It was the early 2000s and the feeling, service and eye-popping stores that made brands like Louis Vuitton, Gucci and Chanel extraordinary had yet to arrive online. A couple of years earlier, a young Brit named Anthony King had convinced the London-based agency Online Magic to move him to New York. While he spent his days working on websites for companies like British Airways and Compaq Computers, his nights and weekends were spent at clubs and restaurants downtown. Many of the friends he made were in the fashion industry.
Eventually, King started helping out his friends on the side. He’d translate their fashion businesses and portfolios into websites, explaining to them the ins and outs of the digital world. One day his side projects would find their way onto the screen of one of the higher-ups at Gucci Group and he was asked to come in for a meeting. After a few discussions, King was offered to come on board full-time to develop Gucci’s first foray into e-commerce. King jumped at the opportunity.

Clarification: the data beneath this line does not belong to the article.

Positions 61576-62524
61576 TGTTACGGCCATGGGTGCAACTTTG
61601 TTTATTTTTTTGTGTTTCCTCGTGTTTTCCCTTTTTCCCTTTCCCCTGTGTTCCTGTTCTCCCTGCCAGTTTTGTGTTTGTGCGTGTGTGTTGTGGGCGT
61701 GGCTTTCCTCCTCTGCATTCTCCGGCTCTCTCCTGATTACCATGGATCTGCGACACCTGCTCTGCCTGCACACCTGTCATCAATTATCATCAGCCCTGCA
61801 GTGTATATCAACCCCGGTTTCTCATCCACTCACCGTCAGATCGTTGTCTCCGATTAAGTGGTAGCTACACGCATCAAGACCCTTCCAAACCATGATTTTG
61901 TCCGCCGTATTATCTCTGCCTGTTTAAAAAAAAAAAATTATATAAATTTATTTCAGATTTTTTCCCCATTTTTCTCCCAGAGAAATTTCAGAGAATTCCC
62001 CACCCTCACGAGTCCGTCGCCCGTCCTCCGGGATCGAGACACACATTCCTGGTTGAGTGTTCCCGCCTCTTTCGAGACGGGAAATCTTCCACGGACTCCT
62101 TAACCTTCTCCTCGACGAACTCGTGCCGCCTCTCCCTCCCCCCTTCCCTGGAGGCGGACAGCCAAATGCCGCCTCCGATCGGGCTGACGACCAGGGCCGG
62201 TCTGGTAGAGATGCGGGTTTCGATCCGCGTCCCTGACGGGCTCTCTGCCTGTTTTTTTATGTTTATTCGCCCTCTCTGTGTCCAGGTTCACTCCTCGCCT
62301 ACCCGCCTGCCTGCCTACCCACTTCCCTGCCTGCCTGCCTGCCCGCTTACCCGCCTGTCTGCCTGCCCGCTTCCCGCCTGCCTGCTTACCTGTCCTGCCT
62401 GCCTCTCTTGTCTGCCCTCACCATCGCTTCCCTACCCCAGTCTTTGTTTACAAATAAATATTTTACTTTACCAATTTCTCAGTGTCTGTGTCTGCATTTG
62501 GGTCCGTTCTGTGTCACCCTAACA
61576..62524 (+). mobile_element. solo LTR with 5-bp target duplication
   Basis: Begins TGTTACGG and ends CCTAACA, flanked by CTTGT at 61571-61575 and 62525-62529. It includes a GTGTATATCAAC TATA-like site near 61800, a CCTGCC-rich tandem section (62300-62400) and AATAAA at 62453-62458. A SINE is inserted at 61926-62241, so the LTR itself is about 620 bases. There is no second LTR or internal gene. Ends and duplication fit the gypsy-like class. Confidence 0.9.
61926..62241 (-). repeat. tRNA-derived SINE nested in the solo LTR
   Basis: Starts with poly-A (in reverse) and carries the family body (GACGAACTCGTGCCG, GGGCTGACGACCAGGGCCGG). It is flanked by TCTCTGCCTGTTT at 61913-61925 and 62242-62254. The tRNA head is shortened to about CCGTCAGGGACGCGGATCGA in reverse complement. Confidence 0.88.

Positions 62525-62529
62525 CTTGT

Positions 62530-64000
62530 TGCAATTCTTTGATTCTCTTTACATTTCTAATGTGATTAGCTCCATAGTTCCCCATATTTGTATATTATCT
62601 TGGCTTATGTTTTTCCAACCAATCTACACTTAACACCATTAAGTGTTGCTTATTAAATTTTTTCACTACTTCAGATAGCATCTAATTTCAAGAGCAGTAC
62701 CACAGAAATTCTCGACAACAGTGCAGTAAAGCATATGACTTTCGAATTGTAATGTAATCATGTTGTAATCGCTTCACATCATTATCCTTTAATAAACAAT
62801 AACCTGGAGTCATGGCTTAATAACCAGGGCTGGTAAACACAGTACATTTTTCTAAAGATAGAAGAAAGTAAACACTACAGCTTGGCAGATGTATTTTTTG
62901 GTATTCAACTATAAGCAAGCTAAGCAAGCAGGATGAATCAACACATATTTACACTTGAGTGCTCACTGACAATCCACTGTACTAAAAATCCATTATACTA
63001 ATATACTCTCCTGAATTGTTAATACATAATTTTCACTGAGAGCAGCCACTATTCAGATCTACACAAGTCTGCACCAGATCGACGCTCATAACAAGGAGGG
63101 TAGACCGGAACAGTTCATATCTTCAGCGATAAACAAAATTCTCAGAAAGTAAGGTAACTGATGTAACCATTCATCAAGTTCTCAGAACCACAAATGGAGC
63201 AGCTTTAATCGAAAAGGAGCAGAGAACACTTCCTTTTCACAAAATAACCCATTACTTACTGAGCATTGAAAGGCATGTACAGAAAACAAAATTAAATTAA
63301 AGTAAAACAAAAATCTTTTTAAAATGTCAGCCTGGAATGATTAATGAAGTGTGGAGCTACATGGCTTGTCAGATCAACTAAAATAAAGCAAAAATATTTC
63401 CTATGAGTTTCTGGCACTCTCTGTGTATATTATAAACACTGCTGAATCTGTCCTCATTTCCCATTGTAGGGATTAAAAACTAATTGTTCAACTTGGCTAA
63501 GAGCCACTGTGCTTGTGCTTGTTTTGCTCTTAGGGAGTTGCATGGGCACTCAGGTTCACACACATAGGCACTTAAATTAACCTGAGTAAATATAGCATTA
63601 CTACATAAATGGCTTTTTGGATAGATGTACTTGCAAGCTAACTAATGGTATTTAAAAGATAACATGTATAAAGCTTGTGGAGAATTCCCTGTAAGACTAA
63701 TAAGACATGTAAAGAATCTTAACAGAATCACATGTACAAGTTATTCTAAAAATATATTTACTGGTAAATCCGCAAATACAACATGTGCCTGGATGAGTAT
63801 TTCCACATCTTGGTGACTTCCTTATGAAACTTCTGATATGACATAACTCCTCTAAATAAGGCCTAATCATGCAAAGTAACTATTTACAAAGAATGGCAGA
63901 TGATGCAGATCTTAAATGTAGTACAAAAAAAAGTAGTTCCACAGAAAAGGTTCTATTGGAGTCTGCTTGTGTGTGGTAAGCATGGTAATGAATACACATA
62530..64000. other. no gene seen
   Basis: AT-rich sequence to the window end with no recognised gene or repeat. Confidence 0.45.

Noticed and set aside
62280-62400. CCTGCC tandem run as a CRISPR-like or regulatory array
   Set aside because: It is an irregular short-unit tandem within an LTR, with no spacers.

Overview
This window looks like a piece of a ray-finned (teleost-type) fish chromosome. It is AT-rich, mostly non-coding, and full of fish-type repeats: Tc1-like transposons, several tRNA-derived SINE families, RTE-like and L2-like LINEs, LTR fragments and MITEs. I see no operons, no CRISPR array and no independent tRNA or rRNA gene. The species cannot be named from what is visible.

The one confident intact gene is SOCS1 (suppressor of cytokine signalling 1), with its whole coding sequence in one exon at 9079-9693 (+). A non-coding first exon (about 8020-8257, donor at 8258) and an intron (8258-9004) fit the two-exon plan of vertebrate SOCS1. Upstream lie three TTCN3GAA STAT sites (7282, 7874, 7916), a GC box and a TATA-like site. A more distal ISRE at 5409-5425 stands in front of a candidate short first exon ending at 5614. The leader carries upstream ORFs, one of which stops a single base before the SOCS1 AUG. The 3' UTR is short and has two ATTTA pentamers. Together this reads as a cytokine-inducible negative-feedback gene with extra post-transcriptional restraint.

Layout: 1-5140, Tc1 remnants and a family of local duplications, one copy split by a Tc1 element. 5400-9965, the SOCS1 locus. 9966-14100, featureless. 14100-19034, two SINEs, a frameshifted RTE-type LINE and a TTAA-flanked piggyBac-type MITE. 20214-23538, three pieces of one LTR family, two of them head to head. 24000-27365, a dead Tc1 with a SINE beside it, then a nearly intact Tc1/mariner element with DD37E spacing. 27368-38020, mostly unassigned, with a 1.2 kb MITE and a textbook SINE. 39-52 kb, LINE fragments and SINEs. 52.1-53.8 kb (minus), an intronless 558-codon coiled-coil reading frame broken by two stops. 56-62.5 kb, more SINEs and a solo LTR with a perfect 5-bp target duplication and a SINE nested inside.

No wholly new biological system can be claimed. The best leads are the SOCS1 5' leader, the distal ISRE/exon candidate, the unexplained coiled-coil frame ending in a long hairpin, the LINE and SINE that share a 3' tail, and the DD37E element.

King’s boss, Rick Swanson, had gone to Tom Ford and Domenico De Sole to convince them to begin testing e-commerce. They obliged by allocating a minuscule budget, just enough to build a simple website with no automation. There was no live inventory, no live payment system, no shipping updates. King and a few young employees were the only glue holding it all together. Beyond making sure it worked, the real question was, with so few resources, how could they make the experience luxurious? How would it live up to the Gucci brand promise? As King explained, many at Gucci Group thought the internet was “below brand.” The answer was a brilliant insight born out of necessity, “online personal shopping.” King came up with a way of taking the negative—no budget and no real tech—and turning it into a positive, high-touch personal service through a digital platform.